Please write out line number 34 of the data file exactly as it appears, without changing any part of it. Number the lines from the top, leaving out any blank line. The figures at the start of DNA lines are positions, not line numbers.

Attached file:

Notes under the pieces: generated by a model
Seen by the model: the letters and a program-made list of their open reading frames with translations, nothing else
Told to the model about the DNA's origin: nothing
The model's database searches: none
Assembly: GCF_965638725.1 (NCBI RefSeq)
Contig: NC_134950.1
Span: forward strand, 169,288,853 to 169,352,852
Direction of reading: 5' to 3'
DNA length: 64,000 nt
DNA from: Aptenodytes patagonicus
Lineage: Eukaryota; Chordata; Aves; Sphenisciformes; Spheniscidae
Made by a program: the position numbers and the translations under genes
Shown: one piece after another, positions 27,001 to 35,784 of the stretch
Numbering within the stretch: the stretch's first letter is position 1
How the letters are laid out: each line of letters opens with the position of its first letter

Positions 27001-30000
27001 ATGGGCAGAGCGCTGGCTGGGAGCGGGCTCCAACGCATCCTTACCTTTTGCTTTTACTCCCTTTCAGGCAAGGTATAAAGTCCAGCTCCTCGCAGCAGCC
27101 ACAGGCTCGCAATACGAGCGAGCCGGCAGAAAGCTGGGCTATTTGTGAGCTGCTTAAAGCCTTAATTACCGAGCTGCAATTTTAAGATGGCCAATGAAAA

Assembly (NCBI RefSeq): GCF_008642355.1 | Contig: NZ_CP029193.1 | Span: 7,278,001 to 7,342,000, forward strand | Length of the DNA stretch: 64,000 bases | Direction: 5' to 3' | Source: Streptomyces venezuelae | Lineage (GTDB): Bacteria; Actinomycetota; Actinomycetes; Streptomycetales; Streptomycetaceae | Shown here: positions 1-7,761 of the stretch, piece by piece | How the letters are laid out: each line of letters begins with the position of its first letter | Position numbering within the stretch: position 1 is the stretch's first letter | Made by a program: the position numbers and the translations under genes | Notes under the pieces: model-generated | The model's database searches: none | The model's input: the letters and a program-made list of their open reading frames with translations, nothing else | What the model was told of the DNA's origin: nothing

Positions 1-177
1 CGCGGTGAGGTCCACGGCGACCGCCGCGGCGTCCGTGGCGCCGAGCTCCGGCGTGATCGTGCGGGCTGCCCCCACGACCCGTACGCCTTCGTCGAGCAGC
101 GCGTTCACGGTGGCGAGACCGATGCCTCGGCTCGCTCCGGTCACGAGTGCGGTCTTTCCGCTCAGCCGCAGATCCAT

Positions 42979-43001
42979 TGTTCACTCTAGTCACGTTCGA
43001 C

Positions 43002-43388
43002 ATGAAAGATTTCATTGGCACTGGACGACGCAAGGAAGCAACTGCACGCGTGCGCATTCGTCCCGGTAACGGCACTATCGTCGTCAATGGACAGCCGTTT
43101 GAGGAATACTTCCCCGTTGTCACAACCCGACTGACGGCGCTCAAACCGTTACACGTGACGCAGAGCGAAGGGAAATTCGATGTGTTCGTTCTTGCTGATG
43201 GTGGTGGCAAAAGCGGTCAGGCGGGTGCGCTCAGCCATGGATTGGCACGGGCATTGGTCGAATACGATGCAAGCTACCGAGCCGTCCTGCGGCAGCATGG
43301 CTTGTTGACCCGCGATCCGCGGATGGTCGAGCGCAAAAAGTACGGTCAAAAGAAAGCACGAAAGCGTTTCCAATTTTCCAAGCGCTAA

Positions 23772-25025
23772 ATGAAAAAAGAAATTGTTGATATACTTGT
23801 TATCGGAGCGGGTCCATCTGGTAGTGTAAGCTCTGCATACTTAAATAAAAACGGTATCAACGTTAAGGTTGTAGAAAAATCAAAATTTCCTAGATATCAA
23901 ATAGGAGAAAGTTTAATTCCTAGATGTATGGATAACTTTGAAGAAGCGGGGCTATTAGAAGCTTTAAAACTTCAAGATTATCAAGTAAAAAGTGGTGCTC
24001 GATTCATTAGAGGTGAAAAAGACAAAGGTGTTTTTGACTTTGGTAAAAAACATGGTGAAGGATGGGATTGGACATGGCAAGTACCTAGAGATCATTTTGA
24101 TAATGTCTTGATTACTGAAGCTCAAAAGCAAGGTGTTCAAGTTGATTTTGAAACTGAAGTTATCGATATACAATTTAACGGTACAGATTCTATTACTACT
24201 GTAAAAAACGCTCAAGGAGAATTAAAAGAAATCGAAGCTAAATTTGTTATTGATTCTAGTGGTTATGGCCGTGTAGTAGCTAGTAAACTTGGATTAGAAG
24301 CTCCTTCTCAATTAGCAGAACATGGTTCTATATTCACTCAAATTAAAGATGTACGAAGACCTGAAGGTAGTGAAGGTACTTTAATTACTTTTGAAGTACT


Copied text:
23901 ATAGGAGAAAGTTTAATTCCTAGATGTATGGATAACTTTGAAGAAGCGGGGCTATTAGAAGCTTTAAAACTTCAAGATTATCAAGTAAAAAGTGGTGCTC